bullgatortail's profile pic

bullgatortail | High School Teacher | (Level 1) Distinguished Educator

Posted on

I primarily blame today's parents who refuse to enforce strict educational standards upon their children. Far too many of my most recent parent-student-teacher meetings are filled with excuses from the parents and children about why grades are low, why assignments can't be turned in on time, and for misbehavior. When I was a student (in the 1960s and 1970s), my parents always sided with the teachers, and my parents were quick to closely scrutinize my study habits, homework and class assignments. Not so with most of today's parents.

bigdreams1's profile pic

bigdreams1 | High School Teacher | (Level 1) Associate Educator

Posted on

I have actually seen a huge decline in school interest in the last decade. While there is no one reason for this, I think a couple of big factors are:the entertainment-style learning students expect, the learned helplessness of many of this generation due to coddling from parents and teachers, and the lack of consequences for not doing work (both from the school and at home).

Students are so used to the face-paced video-game style of learning, that any kind of direct instruction is boring to them in the first 30 seconds.  To get students motivated these days, I find I have to make every lesson "fun." This involves money to buy props/accesories, and a lot of energy and isn't always possible.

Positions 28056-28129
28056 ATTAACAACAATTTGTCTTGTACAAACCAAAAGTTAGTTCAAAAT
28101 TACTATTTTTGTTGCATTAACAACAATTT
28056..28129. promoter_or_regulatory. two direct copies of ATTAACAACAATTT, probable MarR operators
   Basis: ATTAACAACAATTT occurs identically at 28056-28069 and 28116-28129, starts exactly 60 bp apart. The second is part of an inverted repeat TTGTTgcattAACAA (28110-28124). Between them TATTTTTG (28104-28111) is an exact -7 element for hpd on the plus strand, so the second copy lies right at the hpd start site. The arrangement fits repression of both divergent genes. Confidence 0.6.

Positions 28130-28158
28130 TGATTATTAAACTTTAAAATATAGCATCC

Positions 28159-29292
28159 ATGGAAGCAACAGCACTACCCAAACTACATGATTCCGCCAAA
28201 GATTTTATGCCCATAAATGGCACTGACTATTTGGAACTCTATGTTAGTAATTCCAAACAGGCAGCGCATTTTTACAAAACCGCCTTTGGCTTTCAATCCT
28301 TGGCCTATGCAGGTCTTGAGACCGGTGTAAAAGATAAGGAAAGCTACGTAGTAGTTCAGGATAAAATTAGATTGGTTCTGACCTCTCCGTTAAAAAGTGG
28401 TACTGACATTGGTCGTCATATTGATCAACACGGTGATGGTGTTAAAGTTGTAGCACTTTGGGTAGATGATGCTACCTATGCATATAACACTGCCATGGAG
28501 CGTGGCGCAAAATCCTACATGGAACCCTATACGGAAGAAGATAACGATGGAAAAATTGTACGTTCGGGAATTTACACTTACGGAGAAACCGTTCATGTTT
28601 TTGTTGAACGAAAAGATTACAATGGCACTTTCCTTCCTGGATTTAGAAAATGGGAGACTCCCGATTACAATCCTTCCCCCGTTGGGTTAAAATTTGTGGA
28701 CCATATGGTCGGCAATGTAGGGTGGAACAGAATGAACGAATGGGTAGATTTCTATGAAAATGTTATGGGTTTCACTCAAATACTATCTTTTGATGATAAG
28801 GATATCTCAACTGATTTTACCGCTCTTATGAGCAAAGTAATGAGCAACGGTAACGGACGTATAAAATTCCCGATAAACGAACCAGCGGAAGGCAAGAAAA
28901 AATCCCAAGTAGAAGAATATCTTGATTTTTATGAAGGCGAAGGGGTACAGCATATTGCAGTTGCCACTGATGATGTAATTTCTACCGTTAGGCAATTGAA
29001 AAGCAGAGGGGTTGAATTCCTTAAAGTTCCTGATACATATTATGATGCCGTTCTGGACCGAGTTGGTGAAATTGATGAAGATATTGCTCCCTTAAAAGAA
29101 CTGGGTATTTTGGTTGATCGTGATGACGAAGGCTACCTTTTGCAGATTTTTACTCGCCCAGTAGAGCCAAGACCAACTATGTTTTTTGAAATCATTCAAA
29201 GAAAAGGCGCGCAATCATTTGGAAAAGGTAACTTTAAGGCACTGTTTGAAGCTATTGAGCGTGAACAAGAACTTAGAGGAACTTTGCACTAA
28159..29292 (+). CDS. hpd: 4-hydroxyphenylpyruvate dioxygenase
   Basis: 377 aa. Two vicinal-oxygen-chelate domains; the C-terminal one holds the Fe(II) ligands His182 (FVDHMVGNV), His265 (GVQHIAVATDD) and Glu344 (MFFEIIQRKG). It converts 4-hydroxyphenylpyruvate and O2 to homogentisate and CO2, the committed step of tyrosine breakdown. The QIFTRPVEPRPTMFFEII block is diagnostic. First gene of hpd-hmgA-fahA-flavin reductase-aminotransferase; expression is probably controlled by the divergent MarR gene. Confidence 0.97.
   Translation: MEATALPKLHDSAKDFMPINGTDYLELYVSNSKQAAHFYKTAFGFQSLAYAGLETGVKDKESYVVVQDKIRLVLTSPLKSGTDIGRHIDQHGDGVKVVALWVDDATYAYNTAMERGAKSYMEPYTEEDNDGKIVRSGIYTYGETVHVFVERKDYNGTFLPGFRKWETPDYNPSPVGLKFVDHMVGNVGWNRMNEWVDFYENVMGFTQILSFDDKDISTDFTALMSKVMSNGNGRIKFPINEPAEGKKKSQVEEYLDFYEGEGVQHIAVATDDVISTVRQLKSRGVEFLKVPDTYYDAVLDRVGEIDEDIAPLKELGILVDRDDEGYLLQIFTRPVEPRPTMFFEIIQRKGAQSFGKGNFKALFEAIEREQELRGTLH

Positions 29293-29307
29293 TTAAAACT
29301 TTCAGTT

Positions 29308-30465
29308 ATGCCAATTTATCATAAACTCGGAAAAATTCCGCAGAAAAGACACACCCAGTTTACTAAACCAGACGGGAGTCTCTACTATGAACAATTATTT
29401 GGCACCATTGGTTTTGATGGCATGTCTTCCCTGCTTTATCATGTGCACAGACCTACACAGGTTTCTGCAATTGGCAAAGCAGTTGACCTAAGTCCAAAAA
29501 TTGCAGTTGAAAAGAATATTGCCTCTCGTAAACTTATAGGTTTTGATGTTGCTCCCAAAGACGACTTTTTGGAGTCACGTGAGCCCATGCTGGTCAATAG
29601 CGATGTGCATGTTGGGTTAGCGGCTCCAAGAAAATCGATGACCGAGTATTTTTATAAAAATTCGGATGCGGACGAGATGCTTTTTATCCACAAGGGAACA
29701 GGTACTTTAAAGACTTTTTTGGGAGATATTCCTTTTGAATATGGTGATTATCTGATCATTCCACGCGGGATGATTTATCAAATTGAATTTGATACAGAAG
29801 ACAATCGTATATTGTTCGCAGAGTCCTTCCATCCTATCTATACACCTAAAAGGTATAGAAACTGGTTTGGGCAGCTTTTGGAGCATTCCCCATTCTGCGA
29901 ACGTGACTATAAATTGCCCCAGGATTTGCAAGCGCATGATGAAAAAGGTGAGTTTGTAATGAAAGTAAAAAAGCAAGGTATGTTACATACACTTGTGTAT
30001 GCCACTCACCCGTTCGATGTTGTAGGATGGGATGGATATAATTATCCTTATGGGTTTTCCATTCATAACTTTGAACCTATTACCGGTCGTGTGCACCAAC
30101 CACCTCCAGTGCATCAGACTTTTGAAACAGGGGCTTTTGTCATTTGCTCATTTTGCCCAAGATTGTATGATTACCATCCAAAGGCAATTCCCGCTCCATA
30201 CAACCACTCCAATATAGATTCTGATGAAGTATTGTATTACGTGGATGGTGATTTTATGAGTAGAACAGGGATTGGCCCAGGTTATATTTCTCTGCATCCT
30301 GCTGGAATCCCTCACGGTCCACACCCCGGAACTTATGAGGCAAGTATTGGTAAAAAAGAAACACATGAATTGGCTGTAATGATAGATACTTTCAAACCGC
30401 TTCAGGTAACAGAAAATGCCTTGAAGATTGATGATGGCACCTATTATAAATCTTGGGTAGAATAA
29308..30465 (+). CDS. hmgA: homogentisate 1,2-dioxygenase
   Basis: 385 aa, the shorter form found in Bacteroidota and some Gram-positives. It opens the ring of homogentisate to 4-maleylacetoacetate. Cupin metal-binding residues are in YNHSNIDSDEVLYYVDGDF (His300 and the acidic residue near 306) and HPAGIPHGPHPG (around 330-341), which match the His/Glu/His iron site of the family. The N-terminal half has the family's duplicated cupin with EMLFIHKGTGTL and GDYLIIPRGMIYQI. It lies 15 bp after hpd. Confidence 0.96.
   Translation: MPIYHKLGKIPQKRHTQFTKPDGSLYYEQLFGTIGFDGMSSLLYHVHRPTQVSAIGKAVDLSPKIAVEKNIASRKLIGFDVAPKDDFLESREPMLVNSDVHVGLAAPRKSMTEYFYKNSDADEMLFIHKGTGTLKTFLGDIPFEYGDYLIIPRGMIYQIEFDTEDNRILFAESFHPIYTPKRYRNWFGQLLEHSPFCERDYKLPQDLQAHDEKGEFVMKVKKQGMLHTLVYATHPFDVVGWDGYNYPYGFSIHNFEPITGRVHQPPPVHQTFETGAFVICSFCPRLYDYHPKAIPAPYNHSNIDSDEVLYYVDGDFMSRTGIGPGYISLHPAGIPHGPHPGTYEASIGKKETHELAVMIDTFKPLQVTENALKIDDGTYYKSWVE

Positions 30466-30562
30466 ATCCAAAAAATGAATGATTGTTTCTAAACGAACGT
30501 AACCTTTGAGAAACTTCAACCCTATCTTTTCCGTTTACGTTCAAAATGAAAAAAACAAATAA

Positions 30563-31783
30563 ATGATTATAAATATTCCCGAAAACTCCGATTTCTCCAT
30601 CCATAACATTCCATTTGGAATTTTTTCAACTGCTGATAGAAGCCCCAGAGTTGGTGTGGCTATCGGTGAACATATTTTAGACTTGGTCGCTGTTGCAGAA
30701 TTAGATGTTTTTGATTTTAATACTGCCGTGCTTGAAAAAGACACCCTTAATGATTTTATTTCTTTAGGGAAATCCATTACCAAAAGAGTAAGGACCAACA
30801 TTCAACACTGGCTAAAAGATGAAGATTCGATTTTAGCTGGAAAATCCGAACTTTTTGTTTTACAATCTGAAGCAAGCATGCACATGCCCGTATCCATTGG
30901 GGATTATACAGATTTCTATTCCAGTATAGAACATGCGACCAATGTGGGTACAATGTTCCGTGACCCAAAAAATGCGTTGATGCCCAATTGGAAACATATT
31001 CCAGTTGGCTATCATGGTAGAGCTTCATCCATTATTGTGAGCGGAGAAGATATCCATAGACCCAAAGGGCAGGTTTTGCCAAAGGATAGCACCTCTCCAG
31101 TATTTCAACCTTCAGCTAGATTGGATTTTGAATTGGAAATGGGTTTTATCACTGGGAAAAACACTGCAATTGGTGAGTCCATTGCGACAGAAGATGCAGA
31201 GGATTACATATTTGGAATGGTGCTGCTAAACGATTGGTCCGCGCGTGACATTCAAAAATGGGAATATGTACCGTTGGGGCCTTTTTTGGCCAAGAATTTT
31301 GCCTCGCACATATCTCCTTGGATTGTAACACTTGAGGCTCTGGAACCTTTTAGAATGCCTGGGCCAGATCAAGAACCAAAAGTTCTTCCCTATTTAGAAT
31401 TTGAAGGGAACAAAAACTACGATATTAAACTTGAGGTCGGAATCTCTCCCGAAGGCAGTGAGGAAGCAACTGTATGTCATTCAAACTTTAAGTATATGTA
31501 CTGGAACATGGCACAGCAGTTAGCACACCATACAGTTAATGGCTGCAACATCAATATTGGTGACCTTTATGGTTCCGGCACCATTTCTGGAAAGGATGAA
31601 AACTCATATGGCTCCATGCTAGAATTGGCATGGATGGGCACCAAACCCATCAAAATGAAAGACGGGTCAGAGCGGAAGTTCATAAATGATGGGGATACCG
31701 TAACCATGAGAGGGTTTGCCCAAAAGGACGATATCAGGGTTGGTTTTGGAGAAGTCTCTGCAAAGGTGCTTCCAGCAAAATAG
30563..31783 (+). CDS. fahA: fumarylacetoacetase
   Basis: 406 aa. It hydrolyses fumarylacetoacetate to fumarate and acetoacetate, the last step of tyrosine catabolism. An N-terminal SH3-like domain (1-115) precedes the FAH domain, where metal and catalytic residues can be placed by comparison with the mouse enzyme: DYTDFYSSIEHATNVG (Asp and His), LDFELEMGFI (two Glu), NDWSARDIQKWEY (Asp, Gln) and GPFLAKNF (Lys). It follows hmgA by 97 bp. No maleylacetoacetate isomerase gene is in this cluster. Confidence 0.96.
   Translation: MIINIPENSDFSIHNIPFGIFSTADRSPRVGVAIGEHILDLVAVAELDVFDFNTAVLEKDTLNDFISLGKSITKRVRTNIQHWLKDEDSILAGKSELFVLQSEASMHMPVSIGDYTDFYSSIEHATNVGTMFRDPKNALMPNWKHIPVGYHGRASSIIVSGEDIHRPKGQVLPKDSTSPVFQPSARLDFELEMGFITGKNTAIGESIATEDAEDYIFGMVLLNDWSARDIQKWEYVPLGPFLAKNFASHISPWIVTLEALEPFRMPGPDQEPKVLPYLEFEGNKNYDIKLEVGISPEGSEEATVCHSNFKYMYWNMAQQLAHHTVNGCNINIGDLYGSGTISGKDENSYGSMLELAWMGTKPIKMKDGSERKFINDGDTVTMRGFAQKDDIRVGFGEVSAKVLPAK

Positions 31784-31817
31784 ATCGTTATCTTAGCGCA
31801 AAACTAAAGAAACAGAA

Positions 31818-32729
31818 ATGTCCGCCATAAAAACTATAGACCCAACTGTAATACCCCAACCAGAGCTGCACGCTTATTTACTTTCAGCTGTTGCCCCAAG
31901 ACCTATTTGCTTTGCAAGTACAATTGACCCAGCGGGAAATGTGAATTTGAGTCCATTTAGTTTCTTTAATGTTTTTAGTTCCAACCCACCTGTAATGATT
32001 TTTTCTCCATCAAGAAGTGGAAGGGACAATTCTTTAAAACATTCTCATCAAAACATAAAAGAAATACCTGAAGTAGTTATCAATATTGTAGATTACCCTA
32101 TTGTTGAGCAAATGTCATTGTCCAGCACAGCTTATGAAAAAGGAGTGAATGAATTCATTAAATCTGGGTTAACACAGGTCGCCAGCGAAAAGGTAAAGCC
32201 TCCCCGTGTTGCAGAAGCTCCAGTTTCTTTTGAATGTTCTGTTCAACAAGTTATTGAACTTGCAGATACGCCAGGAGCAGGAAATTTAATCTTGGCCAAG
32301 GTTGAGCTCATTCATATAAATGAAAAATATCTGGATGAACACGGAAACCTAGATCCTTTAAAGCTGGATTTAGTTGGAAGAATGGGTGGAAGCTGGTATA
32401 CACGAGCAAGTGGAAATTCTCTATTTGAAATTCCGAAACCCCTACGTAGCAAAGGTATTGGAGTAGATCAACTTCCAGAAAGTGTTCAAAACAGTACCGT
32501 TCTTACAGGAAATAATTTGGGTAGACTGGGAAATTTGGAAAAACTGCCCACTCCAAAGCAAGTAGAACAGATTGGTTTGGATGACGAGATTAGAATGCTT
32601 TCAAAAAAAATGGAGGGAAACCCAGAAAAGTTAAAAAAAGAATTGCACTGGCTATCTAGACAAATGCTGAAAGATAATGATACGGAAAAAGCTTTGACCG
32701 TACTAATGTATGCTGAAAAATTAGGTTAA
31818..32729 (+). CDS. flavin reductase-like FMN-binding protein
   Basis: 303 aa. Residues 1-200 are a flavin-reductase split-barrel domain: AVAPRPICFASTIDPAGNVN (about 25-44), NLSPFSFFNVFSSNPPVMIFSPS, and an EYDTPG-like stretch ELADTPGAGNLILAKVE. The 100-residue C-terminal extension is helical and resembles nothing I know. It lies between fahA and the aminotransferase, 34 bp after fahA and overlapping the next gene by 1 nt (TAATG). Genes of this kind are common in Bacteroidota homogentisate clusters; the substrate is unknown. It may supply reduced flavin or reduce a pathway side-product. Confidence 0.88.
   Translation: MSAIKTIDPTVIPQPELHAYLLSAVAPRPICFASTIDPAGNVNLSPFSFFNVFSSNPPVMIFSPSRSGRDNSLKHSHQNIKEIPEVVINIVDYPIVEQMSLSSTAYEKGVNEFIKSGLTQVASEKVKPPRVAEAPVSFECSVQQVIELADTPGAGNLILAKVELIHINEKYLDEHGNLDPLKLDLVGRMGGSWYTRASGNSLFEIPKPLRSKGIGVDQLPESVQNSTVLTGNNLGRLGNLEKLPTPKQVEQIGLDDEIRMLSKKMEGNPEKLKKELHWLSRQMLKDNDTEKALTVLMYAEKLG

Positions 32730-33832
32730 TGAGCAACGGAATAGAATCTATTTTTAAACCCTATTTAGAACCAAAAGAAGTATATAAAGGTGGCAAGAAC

Next, parents (and many teachers due to district-mandated no fail policies) have run so much interference for their kids that they haven't learned to do anything themselves. If they turn in something late, they complain to mom and dad who complain to the district who complains to the teacher and the student gets an extension...so there is no need to be diligent and meet deadlines.

Sorry to sound to negative, and I am absolutely not saying this applies to all students...but it is a definate trend that is scary to say the least.

pacorz's profile pic

pacorz | High School Teacher | (Level 3) Educator

Posted on

Well, I have been teaching for more than 25 years and I have not seen that big a change over the years in this regard - teenagers have a lot of hormonal and emotional things going on, and they tend to view the world in terms of the here and now, with little regard for the future. This naturally means that studying is not their first priority. Of course, the world continues to offer ever more enticing distractions and ways to waste time. Commercial enterprises have discovered that today's students have money to spend, and they pander to adolescent self-interest to sell things to teens, with no regard to educational consequences.

The change I have seen which I find disturbing is the shifting attitude of parents and adults in general, who feel that today's students are smart enough to make good choices on their own. I think this is unfortunate, and is leading many students to be more outspoken and obnoxious about their disinterest in learning.

We’ve answered 318,989 questions. We can answer yours, too.

Ask a question